The pieces used to extend the two frame halves at the cockpit looked flimsy, just small hinged fiberglass tubes at the gunwales and keel. They work like the horseshoe and block, kind of, on Kleppers and Folbots. But despite the Fujita version being of light looking parts it actually should work out okay. The reason for this is that these built-in levering devices are not required to bear a lot of load in the eventual assembly. The chine bars do that as do a special, substantial extra set of bars in the cockpit area. As for the keel connection, it is covered by a two-piece floorboard, which also acts to beef up and bolster the boat in the cockpit area.
The coaming is built into the deck. So no need to lose any time assembling parts and pieces for this part of the boat. Overall assembly is therefore speedy. Once you get the knack, it should not take more than 15 minutes to assemble the basic boat. You only need a bit of force in a few areas (a few of the rib connections to the gunwales and that is likely to loosen up over time and not need muscle. However, many of the long pieces have popup buttons like those on a two-piece paddle, albeit smaller. It is all intuitive but you have to keep feeling the long pieces to see which parts of the connections use the popup buttons. However, the reverse process, i.e. disassembly, takes longer than one might expect. You have to pop down each of those buttons and there are many of them, as I said. I also wonder what those buttons would do if the boat is left assembled along time. These buttons have been known to corrode closed on 2 and 4 piece paddles. My suggestion is that you lube them all with a good anti-corrosion lubricant or spray.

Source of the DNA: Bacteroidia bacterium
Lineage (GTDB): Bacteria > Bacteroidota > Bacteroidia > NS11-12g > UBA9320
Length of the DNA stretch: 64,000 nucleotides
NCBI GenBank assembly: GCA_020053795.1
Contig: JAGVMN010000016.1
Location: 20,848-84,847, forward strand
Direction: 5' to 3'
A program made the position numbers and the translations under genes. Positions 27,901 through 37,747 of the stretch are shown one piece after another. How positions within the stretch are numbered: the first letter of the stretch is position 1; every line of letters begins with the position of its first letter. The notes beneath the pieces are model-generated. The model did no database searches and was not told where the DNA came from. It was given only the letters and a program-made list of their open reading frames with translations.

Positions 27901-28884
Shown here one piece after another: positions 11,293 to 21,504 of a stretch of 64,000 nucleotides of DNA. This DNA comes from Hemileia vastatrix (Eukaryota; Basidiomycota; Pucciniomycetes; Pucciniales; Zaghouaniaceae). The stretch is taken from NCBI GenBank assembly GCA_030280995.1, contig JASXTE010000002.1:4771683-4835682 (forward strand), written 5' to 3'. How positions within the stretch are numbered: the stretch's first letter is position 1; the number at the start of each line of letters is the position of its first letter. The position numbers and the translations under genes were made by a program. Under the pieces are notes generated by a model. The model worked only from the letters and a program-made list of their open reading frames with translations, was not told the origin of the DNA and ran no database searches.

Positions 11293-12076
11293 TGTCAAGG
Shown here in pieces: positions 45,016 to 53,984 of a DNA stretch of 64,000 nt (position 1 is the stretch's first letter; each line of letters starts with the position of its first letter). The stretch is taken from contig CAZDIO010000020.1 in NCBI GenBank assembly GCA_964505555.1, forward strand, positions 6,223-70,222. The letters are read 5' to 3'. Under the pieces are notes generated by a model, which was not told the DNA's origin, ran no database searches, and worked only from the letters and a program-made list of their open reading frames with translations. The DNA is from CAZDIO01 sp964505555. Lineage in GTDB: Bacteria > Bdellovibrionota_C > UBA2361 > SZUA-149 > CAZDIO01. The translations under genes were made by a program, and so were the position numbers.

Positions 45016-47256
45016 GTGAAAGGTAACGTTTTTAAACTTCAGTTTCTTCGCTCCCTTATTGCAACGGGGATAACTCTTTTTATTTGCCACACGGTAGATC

On The Water
It is very easy to relax in this kayak when things are acting wildly around you. I am not sure how a hardsheller would feel about the 480, but folding kayakers used to lots of stability will feel right at home.
The boat has a 320 pound capacity including you. It looks to be enough for quite a bit of camping. The opening in the cross ribs can take fairly large dry bags. And the hatches help you move around the cargo by reaching your hand through. The length of each compartment between crossribs allows you to put in fairly long objects such as a luggage cart or tents that don't break down into small pole sections. If you want more capacity and room, you can opt for the Fujita 500 model, which is about a half foot longer with a slightly higher deck. The foot pedals are Keepers. They adjust easily but do not have much travel. If you are over 5 ft 11 in. or so, you will find your knees tucked up. Again the 500 model would work better. But you could also probably modify even the 480 foot pedal setup to suit taller paddlers.
The seat is reasonably comfortable although you may want to add a bit of padding on the bottom. Give it a try first. The boat comes with a cushioned footpad that rests beneath your heels. Good for barefoot paddling but more importantly less likely for sand covered neoprene boats or sandals wearing away at the inside of the hull. Even some fiberglass kayaks have been known to wear dangerously thin where abrasive heels rub on the inside of the hull.